The study revealed  the summary estimate of the prevalence of depression or depressive symptoms among resident physicians was 28.8%, ranging from 20.9% to 43.2% depending on the instrument used, and increased with calendar year. Further research is needed to identify effective strategies for preventing and treating depression among physicians in training.

Friday, September 4, 2015

Concern over inappropriate use of psychotropic drugs in people with intellectual disability

Over 70% of prescriptions are given to those without a record of mental illness
The proportion of people with intellectual disability in the UK who have been treated with psychotropic drugs far exceeds the proportion with recorded mental illness, finds a study published by The BMJ today.
This suggests that, in some cases, these drugs are being used to manage challenging behaviour rather than for mental illness, say the researchers. They call for changes in the prescribing of psychotropic drugs for people with intellectual disability as well as more evidence on their safety in this group.
People with intellectual disability develop severe mental illness at higher rates than do the general population and may show challenging behaviour.
Concern has existed for many years that psychotropic drugs in general - and antipsychotics in particular (mainly used to treat schizophrenia and bipolar disorder) - are overused in people with intellectual disability, but accurate estimates have been difficult to obtain.
So a team of researchers based at University College London set out to describe rates of recorded mental illness, challenging behaviour, and use of psychotropic drugs in people with intellectual disability in UK primary care.
They analysed data from 571 UK general practices using the The Health Improvement Network (THIN), a large database of electronic health records, and identified 33,016 people with a record of intellectual disability. Average age at study entry was 36 years and average follow-up was five and a half years.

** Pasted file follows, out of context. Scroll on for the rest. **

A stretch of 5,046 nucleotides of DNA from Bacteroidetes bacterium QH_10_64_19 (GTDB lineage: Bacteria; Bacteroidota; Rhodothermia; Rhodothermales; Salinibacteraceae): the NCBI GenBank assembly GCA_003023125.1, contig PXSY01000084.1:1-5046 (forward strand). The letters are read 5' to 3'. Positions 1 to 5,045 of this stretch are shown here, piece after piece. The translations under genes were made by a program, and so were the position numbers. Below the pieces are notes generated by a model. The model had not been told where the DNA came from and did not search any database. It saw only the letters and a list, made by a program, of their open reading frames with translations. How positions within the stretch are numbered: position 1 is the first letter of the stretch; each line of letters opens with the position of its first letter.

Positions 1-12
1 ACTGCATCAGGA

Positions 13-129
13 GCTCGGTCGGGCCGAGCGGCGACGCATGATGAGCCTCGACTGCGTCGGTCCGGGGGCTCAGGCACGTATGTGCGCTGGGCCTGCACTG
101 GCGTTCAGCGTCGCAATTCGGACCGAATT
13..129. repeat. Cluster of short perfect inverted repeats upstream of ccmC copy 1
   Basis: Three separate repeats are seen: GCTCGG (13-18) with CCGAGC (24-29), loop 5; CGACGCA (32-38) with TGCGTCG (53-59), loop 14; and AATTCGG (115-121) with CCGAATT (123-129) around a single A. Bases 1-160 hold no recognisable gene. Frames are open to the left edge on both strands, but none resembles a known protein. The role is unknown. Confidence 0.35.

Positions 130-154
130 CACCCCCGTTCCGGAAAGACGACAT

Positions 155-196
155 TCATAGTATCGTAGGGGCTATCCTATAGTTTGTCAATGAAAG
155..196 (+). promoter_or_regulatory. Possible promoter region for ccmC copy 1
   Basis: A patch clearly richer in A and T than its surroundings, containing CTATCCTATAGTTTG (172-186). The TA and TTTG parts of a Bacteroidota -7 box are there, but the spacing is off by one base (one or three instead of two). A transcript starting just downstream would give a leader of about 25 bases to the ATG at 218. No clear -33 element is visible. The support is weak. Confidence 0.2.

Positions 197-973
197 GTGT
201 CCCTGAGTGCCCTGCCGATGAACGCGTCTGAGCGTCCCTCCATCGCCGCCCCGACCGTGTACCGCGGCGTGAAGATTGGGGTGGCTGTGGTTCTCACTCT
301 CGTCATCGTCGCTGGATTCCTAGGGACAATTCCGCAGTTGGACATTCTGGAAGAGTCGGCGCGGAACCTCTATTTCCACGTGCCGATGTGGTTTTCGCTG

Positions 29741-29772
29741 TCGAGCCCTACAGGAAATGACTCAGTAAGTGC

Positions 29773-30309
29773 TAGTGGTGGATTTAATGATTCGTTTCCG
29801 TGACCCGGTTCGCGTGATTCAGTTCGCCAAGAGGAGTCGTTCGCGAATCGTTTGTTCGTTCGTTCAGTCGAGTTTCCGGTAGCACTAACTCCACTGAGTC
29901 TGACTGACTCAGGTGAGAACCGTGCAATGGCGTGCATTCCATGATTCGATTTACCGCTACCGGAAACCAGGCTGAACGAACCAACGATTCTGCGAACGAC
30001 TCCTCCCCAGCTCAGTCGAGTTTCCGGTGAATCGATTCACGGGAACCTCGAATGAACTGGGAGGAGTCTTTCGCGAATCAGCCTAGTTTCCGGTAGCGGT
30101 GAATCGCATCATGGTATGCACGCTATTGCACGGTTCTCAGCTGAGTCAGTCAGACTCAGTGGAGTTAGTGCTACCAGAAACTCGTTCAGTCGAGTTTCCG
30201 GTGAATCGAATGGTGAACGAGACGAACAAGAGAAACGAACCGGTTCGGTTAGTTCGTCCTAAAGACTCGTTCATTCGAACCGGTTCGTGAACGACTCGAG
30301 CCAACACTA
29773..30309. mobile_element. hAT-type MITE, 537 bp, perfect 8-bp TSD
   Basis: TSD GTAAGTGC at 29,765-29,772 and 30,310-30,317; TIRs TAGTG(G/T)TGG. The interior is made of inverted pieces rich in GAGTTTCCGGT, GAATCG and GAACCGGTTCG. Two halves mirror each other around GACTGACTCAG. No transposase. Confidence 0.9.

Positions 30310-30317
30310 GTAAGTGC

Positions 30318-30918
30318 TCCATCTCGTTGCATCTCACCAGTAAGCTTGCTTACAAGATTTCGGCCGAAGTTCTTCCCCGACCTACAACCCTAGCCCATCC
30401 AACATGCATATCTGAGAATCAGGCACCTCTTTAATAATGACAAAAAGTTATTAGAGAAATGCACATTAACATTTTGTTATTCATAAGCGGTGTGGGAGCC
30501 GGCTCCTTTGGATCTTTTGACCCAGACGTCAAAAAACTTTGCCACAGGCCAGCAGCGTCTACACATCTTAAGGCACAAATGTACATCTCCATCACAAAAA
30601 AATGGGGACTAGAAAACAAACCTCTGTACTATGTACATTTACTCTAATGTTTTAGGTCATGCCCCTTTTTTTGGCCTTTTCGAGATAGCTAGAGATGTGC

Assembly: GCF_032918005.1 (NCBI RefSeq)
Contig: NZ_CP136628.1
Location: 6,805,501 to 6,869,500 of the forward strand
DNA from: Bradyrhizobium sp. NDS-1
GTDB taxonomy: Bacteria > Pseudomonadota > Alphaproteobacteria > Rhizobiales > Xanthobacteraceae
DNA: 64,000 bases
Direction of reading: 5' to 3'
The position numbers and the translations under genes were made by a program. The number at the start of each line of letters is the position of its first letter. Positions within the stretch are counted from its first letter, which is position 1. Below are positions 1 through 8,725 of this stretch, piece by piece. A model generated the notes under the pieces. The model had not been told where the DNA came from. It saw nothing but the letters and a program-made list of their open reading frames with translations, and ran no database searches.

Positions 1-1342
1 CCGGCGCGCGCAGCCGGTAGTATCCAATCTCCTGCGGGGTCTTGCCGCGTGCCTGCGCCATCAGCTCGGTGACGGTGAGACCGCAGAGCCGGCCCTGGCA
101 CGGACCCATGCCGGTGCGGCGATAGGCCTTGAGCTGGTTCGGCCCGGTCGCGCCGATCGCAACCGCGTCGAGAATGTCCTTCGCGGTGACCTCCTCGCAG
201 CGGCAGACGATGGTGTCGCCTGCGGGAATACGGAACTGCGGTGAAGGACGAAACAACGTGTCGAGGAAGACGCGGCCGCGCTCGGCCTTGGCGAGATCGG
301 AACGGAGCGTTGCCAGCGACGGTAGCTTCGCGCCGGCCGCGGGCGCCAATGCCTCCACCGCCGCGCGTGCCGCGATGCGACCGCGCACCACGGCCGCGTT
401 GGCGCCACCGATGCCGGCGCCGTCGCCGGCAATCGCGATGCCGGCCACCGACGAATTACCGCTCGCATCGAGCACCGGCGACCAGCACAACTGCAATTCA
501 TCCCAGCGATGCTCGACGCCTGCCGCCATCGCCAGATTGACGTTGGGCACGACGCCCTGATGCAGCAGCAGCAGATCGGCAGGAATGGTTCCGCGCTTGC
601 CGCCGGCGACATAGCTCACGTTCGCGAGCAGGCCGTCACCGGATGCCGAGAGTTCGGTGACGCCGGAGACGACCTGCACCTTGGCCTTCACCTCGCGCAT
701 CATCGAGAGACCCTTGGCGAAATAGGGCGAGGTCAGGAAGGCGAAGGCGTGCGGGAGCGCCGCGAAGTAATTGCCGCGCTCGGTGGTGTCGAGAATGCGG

Of 9,135 participants treated with antipsychotic drugs by the end of the study period, 6,503 (71%) did not have a record of severe mental illness.
Of the 11,915 with a record of challenging behaviour, 5,562 (47%) had received antipsychotic drugs, whereas only 1,421 (12%) had a record of severe mental illness.
And of those with a record of prescription of antipsychotics, 26% did not have a record of severe mental illness or challenging behaviour.
New prescriptions for antipsychotics were significantly more common in older people and in those with a record of challenging behaviour, severe mental illness, depression, anxiety, autism, dementia, and epilepsy.
People with a record of challenging behaviour were more than twice as likely to receive a prescription for antipsychotics compared with those without a record of challenging behaviour, say the authors.
Prescription of antipsychotic drugs is disproportionate to the level of recorded severe mental illness and is associated with the presence of challenging behaviour, older age, and diagnoses of autism and dementia, they add.
"Inappropriate use of drug treatment has implications for the individual and for healthcare systems," they warn. "These findings highlight the need for an improved evidence base for use of drugs and optimisation of drug treatment in people with intellectual disability."
Link to article

Wednesday, May 27, 2015


Gender and health in a changing society: Follow-up of the Hungarian Epidemiological Panel
MáriaS.Kopp Download
Professionalism in Psychosomatic Medicine: Keeping Trainees on Track in the Digital Age
Ann C. Schwartz  & Thomas Heinrich
Did European guidelines on training in C-L psychiatry and psychosomatics contribute to reduce diversities in training throughout Europe?
Wolfgang Söllner,Barbara Stein  &  Joanna   Rymaszewska
Adjustment Disorders (AD) in the Medically Ill: Benefit of Pharmacological Treatment
Alexandre Berney
What every C-L psychiatrist should know about psychopharmacology
Ulrik Fredrik Malt
The relationship between Psychosomatic Medicine and C-L Psychiatry: an on-going problem
Marco Rigatelli, Silvia Ferrari et. al
Managing patients with alcohol problems in the general hospital
Francis Creed
Psychological response to illness
Elspeth Guthrie
Treating depression: when and how
Geoffrey Lloyd
Psychosomatic Medicine: a new psychiatric subspeciality
Constantine Lyketsos
Detecting depression in patients with physical illness
Amanda J Ramirez
Effectiveness of Integrated Care: terminology and approach
Graeme Smith
Medically Unexplained Symptoms: an approach to rehabilitation
Lynne Turner-Stokes
Communication Skills Training for physicians and nurses
Darius Razavi & Fritz Stiefel

SOURCE:European Association for Consultation-Liaison
Psychiatry and Psychosomatics (EACLPP) 




Monday, March 16, 2015